How an Injection Molding Machine Works


An injection molding machine acts like a large hypodermic needle injecting molten plastic into a mold in order to produce its final product, and it is one of the most cost-effective and dependable ways of producing high volumes of similar parts. Often, the remarkable fact about horizontal injection molding machines is that.

Raw thermoplastic material is fed into a heated barrel equipped with a rotating screw, where it melts and uniformly distributes thermal energy among its polymer chains.

The Process

Injection molding is the process by which thermoplastics are injected into a mold to produce components with precise shapes and sizes, such as machine widgets, automotive components, plumbing fittings, or toys. Molds made of strong tooling materials like aluminum and steel can withstand high injection pressure; however, they must first be designed and constructed before production begins – increasing upfront project costs considerably.

Raw thermoplastic material is fed into a barrel by means of a reciprocating screw, which delivers it to a heated nozzle, or sprue, through which molten polymer flows freely into a mold cavity and through an internal channel called the sprue. As it advances, shearing of individual chains occurs before melting; viscous fluid forms inside of it that runs down through it into mold cavities while being cooled by the machine.

As part of the injection and clamping process, two halves of the mold must be brought together tightly enough to prevent plastic from escaping through its interface with mold cavities—known as “flash.” Flash can significantly reduce strength in finished parts or lead to total scrappage of molding operations; several factors, including excessive shot size, injection pressure, or using an outdated mold, could contribute to flash.

Once both the sprue and injection cavity have been filled, packing pressure must be applied until all molten plastic solidifies around its gate (cavity entrance). When filling 95% of an injection cavity’s capacity is achieved, speed control typically changes over to packing pressure control on an injection machine’s control system.

Thin-walled injection-molded components tend to cool and solidify more rapidly, making production quicker than thicker parts. However, it is essential to balance this against reduced stiffness caused by having less material compared with its thicker counterpart. A good solution would be adding ribs to key design elements—adding these will significantly increase stiffness without increasing production costs or times.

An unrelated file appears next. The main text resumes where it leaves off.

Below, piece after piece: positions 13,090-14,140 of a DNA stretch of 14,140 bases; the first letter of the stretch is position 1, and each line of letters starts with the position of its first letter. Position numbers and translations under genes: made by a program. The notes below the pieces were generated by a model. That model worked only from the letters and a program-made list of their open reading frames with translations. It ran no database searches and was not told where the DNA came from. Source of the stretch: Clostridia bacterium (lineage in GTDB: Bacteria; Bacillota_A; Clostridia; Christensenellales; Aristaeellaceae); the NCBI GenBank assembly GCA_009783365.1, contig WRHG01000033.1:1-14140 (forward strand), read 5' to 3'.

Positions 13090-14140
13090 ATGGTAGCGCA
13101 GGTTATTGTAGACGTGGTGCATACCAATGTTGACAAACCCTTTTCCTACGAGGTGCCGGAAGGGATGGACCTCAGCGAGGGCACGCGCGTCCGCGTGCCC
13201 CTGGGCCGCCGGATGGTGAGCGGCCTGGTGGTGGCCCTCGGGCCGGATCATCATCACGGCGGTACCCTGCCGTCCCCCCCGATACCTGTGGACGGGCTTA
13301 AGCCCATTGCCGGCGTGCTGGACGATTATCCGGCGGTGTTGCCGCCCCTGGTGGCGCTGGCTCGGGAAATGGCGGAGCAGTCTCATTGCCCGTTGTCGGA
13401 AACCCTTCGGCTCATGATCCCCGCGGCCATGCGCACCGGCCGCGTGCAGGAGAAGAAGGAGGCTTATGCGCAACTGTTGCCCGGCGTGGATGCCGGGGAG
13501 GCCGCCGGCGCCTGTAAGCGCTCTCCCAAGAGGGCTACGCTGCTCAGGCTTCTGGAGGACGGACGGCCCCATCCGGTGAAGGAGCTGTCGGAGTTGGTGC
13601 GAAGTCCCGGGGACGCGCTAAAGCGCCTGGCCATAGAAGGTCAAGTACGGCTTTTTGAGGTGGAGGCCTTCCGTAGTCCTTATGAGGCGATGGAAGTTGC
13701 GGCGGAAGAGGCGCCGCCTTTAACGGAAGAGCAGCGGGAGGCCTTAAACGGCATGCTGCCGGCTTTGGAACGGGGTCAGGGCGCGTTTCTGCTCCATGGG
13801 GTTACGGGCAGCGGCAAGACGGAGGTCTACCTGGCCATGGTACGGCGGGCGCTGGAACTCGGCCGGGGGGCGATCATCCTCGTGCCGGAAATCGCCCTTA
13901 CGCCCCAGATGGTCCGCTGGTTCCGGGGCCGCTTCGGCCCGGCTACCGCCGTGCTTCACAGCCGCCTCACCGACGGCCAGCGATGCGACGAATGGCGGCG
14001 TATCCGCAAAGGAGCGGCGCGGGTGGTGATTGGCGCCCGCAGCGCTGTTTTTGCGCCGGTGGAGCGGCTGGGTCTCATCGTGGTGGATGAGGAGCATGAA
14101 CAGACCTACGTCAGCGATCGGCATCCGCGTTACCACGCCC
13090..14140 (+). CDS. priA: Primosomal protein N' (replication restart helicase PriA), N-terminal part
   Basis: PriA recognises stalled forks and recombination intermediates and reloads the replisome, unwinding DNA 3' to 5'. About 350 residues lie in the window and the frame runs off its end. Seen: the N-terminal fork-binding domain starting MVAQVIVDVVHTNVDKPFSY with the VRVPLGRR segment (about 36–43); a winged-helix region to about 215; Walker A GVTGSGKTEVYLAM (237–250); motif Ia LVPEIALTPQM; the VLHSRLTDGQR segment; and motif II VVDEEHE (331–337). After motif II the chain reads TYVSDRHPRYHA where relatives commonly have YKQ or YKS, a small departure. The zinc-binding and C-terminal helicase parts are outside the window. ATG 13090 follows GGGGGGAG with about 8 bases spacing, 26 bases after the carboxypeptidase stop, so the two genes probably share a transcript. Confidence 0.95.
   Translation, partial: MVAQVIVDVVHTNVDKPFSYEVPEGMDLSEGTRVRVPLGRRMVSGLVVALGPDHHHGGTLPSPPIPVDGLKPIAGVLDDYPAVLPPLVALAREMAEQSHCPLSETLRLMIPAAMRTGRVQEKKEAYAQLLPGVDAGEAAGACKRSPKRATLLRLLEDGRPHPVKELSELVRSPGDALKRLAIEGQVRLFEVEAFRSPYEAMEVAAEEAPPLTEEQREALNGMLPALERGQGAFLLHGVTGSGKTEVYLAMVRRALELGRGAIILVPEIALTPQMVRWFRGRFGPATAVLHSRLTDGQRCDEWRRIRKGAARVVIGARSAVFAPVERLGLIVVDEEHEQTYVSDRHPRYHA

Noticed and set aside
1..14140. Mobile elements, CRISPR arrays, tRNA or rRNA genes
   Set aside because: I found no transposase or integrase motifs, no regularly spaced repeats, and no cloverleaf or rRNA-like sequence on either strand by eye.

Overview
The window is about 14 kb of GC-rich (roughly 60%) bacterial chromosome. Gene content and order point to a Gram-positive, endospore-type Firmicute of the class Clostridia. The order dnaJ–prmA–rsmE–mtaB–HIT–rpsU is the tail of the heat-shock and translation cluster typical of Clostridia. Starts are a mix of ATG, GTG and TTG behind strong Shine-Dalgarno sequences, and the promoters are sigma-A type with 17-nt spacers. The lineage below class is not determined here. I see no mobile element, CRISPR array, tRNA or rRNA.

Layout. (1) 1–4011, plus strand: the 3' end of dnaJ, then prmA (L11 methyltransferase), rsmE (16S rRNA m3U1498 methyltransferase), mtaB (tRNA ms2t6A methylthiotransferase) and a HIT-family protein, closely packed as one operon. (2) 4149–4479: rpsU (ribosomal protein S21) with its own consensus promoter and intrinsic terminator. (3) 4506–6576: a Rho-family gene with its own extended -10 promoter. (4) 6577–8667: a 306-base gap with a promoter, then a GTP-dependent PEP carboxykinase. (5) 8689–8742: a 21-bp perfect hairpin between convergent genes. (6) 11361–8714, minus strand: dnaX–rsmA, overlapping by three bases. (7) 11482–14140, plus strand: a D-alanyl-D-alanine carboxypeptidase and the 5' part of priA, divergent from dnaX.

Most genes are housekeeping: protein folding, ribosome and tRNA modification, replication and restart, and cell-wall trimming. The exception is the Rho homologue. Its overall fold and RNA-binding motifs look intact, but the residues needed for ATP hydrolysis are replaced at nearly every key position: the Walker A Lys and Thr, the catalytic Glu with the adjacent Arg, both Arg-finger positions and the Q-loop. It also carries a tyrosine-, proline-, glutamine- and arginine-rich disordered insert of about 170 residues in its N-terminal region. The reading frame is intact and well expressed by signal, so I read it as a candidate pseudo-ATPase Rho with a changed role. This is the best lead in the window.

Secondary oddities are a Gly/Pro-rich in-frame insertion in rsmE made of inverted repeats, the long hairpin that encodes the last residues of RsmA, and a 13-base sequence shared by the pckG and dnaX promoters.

The Materials

Injection molding can be used for an assortment of engineered thermoplastics. A wide variety of additives can alter the mechanical properties of plastic, such as glass fibers that increase strength or colorants that offer more than one hue.

Injection molding is a highly repeatable manufacturing technology, making it ideal for producing mid- to high-volume parts. This is due to relatively constant tooling costs, which are determined by production volume. Therefore, it may be possible to reduce costs by designing parts that minimize production time and costs.

To achieve this goal, several design elements must be considered when planning plastic parts. These include wall thickness, rib and boss designs, weld line transitions, corner transitions, and gate placement. Understanding how a part will be used will allow designers to optimize its structure and performance by including additional ribs or gussets as needed.

At the core of injection molding lies plastic melt, which is introduced via a nozzle into a mold through runners and distributed across individual cavities that determine the dimensions of a finished plastic part. An optional gate may then be added to one or more runners to focus the flow of melt directly to a particular location in each cavity.

Once the gate has been placed in, a clamping unit presses together the two halves of the mold under high pressure before using a cooling channel to allow any melt to cool and solidify before being released from its mold.

Injection-molded parts are typically composed of thermoplastic materials such as acrylonitrile butadiene styrene (ABS), polystyrene (PS), and polypropylene (PP), with glass fiber reinforcement available to improve strength and stiffness, fillers, plasticizers, and flame retardants injected in injection molding for enhanced performance as fillers and plasticizers to boost its capabilities for manufacturing mid to large volumes of plastic and liquid silicone rubber components; CNC or 3D printing could offer alternatives without incurring tooling costs associated with injection molding production techniques for smaller production runs;